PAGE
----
Q I'm a 35-year-old straight woman, recently married, and everything is great. But I have been having problems reaching orgasm. When we first started dating, I had them all the time. It was only after we got engaged that it became an issue. He is not doing anything differently, and he works hard to give me oral pleasure, last longer and include more foreplay. He's sexy and attractive and has a great working penis. I am very aroused when we have sex, but I just can't climax. It is weird because I used to very easily, and still can when I masturbate.
I've never been so in love before and I've definitely never been with a man who's so good to me. Honestly, my previous boyfriends did not treat me that well, but I never had a problem having orgasms. My husband is willing to do whatever it takes, but it's been almost a year since I came during vaginal intercourse! Is this just a temporary problem that will fix itself? —My Orgasms Are Now Shy
A "This is a temporary problem that will fix itself," says Meredith Chivers, an associate professor of psychology at Queen's University and a world-renowned sex researcher who has done—and is still doing—groundbreaking work on female sexuality, desire and arousal.
"And here's why it will fix itself," says Chivers. "First, MOANS has enjoyed being orgasmic with her partner and previous partners. Second, even though she's had a hiatus in orgasms through vaginal intercourse, she is able to have orgasms when masturbating. Third, she describes no concerns with becoming sexually aroused physically and mentally. Fourth, MOANS has a great relationship, has good sexual communication and is sexually attracted to her partner. Fifth, what she's experiencing is a completely normal and expected variation in sexual functioning that probably relates to stress."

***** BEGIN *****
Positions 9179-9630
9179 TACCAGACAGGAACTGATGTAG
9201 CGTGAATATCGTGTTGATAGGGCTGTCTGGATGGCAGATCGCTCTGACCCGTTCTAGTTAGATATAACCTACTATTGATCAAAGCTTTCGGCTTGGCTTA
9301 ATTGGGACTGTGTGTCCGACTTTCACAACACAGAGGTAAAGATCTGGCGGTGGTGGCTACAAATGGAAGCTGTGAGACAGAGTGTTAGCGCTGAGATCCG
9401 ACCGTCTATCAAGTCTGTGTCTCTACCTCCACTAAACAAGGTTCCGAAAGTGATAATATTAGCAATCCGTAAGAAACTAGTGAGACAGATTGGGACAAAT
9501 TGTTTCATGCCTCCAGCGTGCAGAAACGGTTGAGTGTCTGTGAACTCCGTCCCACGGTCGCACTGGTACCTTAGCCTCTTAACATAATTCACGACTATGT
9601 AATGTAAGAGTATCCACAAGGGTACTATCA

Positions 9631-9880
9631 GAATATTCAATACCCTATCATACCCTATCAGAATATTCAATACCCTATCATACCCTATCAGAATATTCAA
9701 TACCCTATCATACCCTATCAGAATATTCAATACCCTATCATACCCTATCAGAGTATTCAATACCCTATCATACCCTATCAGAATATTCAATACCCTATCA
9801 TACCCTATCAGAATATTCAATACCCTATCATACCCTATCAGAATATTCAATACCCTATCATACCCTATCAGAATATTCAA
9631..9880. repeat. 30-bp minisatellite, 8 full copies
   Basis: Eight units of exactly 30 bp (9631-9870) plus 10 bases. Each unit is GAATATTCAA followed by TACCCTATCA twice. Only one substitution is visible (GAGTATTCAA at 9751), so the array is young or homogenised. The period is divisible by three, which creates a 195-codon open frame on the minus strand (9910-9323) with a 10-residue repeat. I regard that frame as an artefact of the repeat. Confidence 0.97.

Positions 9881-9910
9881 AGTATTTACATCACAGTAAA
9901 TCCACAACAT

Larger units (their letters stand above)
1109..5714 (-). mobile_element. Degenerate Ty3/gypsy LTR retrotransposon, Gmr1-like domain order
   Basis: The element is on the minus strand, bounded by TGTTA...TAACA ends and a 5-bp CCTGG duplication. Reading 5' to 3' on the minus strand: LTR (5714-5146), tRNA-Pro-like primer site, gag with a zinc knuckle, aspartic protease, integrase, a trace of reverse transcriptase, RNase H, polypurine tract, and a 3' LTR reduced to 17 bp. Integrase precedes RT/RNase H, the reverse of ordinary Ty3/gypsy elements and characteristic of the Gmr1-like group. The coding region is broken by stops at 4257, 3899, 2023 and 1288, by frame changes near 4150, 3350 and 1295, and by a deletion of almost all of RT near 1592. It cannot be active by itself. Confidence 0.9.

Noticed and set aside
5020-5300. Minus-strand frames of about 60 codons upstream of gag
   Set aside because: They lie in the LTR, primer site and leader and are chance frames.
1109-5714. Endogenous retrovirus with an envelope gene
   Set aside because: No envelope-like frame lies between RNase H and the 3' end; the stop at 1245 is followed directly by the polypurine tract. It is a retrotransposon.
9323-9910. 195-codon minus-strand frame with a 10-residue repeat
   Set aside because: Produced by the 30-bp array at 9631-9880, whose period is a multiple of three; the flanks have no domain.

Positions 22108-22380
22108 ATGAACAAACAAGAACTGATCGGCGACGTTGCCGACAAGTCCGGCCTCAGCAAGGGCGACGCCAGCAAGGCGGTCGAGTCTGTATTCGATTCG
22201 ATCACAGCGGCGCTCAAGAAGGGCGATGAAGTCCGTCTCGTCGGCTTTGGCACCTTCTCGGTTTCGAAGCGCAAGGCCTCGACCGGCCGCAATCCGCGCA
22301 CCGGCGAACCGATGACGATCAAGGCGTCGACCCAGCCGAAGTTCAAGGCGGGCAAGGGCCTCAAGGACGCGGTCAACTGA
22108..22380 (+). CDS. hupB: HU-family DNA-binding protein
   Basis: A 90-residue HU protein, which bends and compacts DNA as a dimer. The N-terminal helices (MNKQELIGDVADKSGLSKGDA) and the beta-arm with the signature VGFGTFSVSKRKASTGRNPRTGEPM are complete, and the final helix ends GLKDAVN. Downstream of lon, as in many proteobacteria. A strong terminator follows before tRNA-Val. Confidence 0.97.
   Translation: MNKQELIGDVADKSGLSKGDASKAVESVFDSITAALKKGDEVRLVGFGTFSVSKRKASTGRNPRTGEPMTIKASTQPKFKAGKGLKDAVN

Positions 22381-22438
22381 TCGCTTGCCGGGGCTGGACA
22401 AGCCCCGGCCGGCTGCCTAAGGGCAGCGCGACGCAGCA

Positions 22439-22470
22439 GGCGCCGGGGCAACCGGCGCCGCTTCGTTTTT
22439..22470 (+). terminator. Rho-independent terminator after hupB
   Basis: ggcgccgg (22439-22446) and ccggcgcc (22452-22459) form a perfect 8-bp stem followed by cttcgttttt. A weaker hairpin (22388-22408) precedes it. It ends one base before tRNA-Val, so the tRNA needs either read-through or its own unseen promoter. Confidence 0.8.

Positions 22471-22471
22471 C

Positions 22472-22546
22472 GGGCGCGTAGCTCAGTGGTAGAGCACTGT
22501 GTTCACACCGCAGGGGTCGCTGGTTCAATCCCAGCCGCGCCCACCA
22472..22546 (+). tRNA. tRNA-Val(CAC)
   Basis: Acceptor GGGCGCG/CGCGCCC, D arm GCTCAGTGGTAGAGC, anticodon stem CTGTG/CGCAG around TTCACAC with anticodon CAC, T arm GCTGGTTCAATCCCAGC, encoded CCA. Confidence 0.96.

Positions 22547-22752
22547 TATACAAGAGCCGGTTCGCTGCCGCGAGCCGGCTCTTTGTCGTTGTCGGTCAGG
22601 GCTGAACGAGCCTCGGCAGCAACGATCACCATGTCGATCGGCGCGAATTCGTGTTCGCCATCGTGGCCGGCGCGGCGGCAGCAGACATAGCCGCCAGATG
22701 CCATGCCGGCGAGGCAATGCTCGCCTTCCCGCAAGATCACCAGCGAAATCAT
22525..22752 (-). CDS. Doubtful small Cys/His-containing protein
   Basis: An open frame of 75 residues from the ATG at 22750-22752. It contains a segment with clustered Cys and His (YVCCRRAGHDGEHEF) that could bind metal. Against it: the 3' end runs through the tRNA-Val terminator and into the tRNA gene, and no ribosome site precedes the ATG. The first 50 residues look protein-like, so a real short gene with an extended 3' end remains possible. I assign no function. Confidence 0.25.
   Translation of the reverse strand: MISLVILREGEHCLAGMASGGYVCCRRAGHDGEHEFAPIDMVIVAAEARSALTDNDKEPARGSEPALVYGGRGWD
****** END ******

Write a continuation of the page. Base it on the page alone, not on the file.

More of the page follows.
The orgasms you're not having right now—orgasms during PIV sex with your husband—the lack of which is causing you stress? Most likely the result of stress, MOANS, so stressing out about the situation will only make the problem worse.
"I wonder if the background stress of a big life change—getting married is among the top 10 most stressful life events—might be distracting or anxiety-provoking," says Chivers. "Absolutely normal if it were."
Distracting, anxiety-provoking thoughts can also make it harder to come. "Being able to have an orgasm is about giving yourself over to pleasure in the moment," says Chivers. "Research on brain activation during orgasm suggests that a key feature is deactivation in parts of the brain associated with emotion and cognitive control. So difficulties reaching orgasm can arise from distracting, anxiety-provoking thoughts that wiggle their way in when you're really aroused, maybe on the edge, but just can't seem to make it over. They interfere with that deactivation."